“Violence against women has been much discussed in recent weeks, it’s deeply frustrating because, for a decade of Conservative government, we’ve been promised a victims’ law, we’ve been promised action on violence against women and girls and we’ve had neither of them and we need comprehensive legislation to put in place better support, we need to make sure we take criminal justice and enforcement much more seriously.”
The campaign, launched by Shadow Home Secretary Nick Thomas Symonds, urged the Government to make policing a priority ahead of local elections.
SIR KEIR Starmer has vowed to return to see the work being done in a project between Leeds United and groups of young people in the city which aims to steer them away from a life of crime.
Sir Keir went to Elland Road to meet coaches and representatives from the club’s official charity, the Leeds United Foundation who are involved with the club’s Positive Choices programme.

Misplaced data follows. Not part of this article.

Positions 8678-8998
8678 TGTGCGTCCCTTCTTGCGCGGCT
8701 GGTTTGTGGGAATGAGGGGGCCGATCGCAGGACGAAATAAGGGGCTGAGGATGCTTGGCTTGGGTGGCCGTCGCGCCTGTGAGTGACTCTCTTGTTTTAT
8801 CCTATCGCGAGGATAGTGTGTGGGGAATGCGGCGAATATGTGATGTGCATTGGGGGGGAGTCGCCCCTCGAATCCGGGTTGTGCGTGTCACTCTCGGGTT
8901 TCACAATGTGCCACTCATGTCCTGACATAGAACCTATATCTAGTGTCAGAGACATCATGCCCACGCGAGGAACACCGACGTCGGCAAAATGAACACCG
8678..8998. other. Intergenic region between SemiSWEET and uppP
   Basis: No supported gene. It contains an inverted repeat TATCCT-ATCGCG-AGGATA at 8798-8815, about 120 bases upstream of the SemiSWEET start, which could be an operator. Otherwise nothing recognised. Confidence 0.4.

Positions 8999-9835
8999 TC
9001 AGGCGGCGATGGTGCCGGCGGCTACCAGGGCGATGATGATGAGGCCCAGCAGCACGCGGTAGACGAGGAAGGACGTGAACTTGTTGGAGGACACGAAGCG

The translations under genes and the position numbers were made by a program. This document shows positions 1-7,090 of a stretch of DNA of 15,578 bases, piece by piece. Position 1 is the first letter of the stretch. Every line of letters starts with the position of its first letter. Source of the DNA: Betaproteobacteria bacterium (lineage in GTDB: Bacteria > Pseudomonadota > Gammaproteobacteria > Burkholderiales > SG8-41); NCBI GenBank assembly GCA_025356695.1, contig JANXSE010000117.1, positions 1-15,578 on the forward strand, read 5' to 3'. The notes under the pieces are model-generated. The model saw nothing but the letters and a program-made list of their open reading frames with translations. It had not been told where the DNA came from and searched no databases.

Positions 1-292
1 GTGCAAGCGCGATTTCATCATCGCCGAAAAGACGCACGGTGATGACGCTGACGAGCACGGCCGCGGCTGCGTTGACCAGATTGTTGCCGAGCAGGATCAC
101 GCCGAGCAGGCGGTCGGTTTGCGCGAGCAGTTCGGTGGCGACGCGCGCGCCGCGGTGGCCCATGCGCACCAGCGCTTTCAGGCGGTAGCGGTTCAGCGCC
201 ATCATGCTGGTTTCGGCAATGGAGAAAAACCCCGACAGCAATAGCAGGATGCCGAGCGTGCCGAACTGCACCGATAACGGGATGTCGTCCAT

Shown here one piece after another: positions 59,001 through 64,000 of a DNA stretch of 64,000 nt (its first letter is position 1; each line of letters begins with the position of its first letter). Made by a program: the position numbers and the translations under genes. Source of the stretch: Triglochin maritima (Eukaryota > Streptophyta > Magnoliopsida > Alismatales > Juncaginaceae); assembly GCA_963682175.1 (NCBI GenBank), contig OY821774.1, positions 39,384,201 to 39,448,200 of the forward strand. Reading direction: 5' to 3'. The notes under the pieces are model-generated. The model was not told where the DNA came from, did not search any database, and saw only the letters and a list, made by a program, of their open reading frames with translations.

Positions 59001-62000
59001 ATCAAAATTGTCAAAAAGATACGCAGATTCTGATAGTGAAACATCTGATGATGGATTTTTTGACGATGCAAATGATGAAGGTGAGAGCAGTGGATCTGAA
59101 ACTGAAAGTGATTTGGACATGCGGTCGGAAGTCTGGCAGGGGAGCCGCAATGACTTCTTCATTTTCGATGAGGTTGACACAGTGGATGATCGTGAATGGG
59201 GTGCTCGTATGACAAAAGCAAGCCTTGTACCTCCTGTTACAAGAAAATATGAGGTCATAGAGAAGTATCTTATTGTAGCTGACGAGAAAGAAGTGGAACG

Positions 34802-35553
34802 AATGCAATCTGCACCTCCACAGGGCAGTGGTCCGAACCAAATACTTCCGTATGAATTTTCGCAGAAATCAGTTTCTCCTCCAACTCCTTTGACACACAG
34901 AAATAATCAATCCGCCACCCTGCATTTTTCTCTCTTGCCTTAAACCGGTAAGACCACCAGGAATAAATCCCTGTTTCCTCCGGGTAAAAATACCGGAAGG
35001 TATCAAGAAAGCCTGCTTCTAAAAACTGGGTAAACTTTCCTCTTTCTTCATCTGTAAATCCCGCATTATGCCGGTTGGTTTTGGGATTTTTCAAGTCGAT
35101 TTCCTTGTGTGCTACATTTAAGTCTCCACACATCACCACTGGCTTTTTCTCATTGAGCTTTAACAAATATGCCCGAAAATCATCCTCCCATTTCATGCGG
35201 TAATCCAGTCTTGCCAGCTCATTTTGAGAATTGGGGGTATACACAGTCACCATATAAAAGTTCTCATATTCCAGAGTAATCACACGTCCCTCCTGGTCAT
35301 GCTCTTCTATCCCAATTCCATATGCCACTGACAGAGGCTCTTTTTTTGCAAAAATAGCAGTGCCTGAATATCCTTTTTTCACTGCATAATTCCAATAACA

It was started during the 2019/20 season as an educational event aimed at secondary schools to engage with hard-to-reach children, with one of the main aims to help reduce violent crime.
He observed workshops and talks and met with people involved in the project, who once found themselves on the wrong side of the law.
Mr Starmer said: “It is absolutely fantastic and I pay tribute to all of those involved, many of whom have been through trauma as a victim and on the wrong side of the law talking to young people and I have been inspired by what they do.
“If what they do saves a young person from a life of crime, that benefits the young person and very many victims – the courage it takes to break down barriers and do the work that they are doing.
“What we have seen over the last few years are figures going in the wrong direction. Crime has gone up, particularly violent crime, but people being brought to justice has gone down.”
The Positive Choices scheme usually goes into schools and works with around 1,000 youngsters per year with up to 60 in one single session.